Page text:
A NEW feature of the machines that voters will use on May 13 is designed to remove one more doubt on the results of the elections.
As soon as the board of election inspectors (BEI) switches on the Precinct Count Optical Scan (PCOS), the machine will immediately require that the date be entered.
The date will also be reflected in the election returns.
Provincial Election Officer Ferdinand Gujilde said this is one new feature that was brought up during the training of the PCOS trainers, which started last Feb. 25 and will end today.
Gujilde said this is another way to erase doubts among voters and candidates.
In the May 2010 elections, which was the first time elections in the Philippines were partially automated, some of the election returns were not dated, which led candidates to doubt the results.
Gujilde clarified, however, that the absence of the date did not affect the election results.
"That's the beauty of automation, because even if the PCOS units fail, we still have the manual results to refer to," Gujilde said.
If the BEI has to cancel the date-setting, Gujilde said there will be other queries from the machine as follow-up. He also assured the PCOS units are user-friendly, and that BEIs need not worry about them.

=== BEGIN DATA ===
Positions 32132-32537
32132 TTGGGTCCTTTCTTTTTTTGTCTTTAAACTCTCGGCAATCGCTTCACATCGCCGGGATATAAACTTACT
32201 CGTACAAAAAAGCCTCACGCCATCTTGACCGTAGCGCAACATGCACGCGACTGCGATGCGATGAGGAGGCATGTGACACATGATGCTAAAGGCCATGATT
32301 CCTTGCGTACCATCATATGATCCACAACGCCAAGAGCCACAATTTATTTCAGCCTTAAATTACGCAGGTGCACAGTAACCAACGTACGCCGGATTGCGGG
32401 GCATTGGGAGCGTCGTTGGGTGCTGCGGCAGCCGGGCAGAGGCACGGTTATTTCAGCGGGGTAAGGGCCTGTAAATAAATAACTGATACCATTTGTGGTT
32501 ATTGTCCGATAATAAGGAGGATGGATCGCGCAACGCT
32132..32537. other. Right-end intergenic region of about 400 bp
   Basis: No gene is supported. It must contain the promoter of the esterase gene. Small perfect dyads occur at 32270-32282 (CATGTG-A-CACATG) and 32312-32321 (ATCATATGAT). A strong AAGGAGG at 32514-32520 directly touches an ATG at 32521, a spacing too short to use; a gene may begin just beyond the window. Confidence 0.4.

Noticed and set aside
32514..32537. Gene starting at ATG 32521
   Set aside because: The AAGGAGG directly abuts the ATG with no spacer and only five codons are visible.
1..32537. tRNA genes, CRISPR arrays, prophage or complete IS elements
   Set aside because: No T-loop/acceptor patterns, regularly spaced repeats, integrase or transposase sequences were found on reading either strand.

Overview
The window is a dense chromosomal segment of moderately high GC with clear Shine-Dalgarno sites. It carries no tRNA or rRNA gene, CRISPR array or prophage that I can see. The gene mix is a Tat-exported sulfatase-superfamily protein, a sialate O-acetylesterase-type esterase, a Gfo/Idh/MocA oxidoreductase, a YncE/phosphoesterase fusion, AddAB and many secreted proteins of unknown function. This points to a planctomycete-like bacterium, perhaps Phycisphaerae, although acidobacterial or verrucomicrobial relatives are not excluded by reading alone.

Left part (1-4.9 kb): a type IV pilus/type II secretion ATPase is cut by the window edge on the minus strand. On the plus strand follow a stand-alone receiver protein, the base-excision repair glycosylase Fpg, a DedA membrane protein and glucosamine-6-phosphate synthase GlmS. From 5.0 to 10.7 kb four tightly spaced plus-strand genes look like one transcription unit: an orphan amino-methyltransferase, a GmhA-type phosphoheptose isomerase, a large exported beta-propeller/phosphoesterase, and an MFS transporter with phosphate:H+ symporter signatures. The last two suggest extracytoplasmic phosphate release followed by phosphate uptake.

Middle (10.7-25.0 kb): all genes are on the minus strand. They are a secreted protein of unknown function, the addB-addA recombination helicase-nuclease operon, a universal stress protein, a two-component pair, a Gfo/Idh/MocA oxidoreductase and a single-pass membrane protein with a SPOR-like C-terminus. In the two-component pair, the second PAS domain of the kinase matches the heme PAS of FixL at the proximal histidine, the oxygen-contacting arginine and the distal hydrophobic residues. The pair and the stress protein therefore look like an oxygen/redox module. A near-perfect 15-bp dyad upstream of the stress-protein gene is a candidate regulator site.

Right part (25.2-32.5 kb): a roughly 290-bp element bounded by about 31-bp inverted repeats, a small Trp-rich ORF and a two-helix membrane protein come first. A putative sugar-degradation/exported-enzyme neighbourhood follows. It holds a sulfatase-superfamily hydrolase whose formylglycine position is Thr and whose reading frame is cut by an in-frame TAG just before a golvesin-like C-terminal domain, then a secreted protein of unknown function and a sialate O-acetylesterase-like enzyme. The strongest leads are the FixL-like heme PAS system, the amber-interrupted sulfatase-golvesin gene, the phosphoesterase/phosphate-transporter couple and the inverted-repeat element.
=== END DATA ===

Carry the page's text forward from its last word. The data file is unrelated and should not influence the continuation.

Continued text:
Earlier, the Provincial Comelec announced that priority numbers will no longer be given on Election Day, to prevent accusations that BEIs favor certain voters or candidates.
The BEIs, however, are still given the freedom to decide how to manage the lines and crowds in their precincts.
Gujilde also reminded voters to check their ballots upon receiving these from the BEI.
If there is any ink smudge or unusual print, they can have the ballot replaced by the BEI.
"There are no second chances (once the ballot has been filled up). One voter, one ballot," he said.
The training sessions for election supervisors, officers, assistants, and personnel of the Department of Education and Department of Science and Technology will be on March 3, 4 and 5.